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Left: The Locomobile Type 1906, "Old 16", driven by George Robertson on its way to winning the 1908 Vanderbilt Cup on Long Island.

Center: Action during the 1916 Vanderbilt Cup event at Santa Monica with William Bolden (#12) leading Omar Toft.

Book Review
by Russell Jaslow

Forza Minardi!
by Simon Vigar
Veloce Publishing
ISBN: 978-1-84584-160-7. List Price: $49.95.

Forza Minardi! Book Cover ImageIn the waning laps of the 2007 Canadian Grand Prix in Montreal, Takuma Sato, driving the underdog, underpowered, underdeveloped, underfunded Super Aguri, passed Fernando Alonso, the two-time World Champion driving the all powerful, obscenely funded McLaren-Mercedes for sixth position. The French Canadian crowd went wild. I, along with many other Formula 1 fans, became hooked on Sato-Mania.

From then on, until the fifth race of the 2008 season, I kept a keen eye on Super Aguri's performance each race weekend, hoping for another "miracle pass." I saw in Super Aguri what many fans saw years before in Minardi -- a team that reminded us all the reasons we go racing and watch racing.

Simon Vigar, a self professed Minardi fanatic, captures the history of one of the most loved underdog teams in Formula One in Forza Minardi! The Inside Story of the Little Team That Took on the Giants of F1. Vigar provides a year-by-year account of the team's (few) successes and (many) failures. From the start when Gian Carlo Minardi started the journey to the final years of the ever controversial but entertaining Paul Stoddart ownership.

The history of Minardi in many ways encompasses the history of Formula One growing from the last vestiges of a sport into a political quagmire of big business. Sir Stirling Moss said on the demise of Minardi, "It isn't a sport anymore, it's now just big business. Motorsport isn't there, motor business is."

The fact that Minardi lasted so long is a miracle onto itself. Vigar provides us a fascinating inside look to this transformation, and how so many forces for so long wanted to see Minardi disappear from the grid. While at the same time, Stoddart was able to use those same forces to his advantage in keeping Minardi alive well beyond any sane expectations.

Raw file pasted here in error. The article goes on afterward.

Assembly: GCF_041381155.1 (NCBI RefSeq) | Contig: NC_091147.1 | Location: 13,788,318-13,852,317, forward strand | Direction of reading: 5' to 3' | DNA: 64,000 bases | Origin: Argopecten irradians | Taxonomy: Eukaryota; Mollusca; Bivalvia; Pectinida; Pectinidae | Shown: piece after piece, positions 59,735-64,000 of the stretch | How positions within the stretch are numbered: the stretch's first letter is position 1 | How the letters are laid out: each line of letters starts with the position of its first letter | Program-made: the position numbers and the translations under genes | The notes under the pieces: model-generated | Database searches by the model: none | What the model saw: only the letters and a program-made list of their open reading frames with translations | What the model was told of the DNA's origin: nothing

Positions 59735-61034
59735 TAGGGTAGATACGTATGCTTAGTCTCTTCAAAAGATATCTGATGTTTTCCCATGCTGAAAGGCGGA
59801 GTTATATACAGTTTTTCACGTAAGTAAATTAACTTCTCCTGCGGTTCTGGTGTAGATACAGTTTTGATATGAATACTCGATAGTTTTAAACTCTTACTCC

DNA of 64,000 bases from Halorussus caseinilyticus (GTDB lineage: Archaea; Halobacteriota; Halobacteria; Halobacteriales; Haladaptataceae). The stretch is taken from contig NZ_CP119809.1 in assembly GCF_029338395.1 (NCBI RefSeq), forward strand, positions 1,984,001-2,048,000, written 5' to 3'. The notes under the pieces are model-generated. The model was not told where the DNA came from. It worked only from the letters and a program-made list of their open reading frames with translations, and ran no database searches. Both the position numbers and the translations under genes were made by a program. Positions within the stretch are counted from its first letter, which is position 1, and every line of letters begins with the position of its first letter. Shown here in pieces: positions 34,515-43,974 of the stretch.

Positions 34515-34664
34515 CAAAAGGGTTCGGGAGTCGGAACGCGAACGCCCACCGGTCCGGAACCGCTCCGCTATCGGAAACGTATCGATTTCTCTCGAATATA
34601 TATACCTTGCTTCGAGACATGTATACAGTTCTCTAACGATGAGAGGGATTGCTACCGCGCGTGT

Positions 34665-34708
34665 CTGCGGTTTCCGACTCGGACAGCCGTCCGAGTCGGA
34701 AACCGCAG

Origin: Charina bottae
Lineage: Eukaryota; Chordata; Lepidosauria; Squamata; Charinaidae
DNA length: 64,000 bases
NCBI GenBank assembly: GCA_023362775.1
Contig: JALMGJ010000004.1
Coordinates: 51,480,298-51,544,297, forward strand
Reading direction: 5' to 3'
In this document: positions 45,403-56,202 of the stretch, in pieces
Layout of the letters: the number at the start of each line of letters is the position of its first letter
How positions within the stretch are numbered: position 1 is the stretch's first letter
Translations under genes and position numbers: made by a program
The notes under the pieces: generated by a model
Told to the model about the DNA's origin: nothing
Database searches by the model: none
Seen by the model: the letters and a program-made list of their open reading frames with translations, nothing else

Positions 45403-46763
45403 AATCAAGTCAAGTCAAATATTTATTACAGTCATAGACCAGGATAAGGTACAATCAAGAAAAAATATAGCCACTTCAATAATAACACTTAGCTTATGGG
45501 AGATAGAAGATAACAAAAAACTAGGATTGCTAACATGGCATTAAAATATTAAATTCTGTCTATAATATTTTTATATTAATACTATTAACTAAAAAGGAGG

The early chapters are a bit short, especially compared to the latter years. This could be due to the difficulty of digging up history the farther back you go in time or the waning years having a lot more to write about thanks to Stoddard. Or, perhaps a bit of both. So, while the early chapters at times left me wanting for more, the latter chapters left me fully satisfied. The inside dealings of Formula One are recalled in fascinating detail during Stoddard's time and will leave any fan, casual or diehard, shaking their heads at a sport that would make Wall Street tycoons wither.

It's not just the backroom politics that Vigar writes about. He recalls the stories of the drivers, crew, cars, testing, development, racing, the perils of being the "other" team in a Ferrari mad country, and of course the fans, who made Minardi Formula One's favorite second team, forming numerous fan clubs.

The team became a virtual Who's Who of Formula 1 drivers. Pierluigi Martini, Andrea de Cesaris, Alessandro Nannini, Roberto Moreno, Christian Fittipaldi, Alex Zanardi, Fabrizio Barbazza, Michele Alboreto, Pedro Lamy, Giancarlo Fisichella, Jarno Trulli, Fernando Alonso, Mark Weber, Anthony Davidson, Justin Wilson, Jos Verstappen, Christijan Albers, and Robert Doornbos all either cut their teeth at Minardi or wrapped up a career. Then, there are the drivers who quite frankly should not have been let near a Formula Ford never mind a Formula 1 machine...

Minardi holds the record for most Grands Prix contested without a pole at 340 and is second to Arrows (who contested 382) without a victory. Sometimes, it truly is about the journey and not the destination. Minardi showed us the journey can still be fun, and Vigar allows us to relive it once again with Forza Minardi!.

Copyright 2008 by . All Rights Reserved.

 
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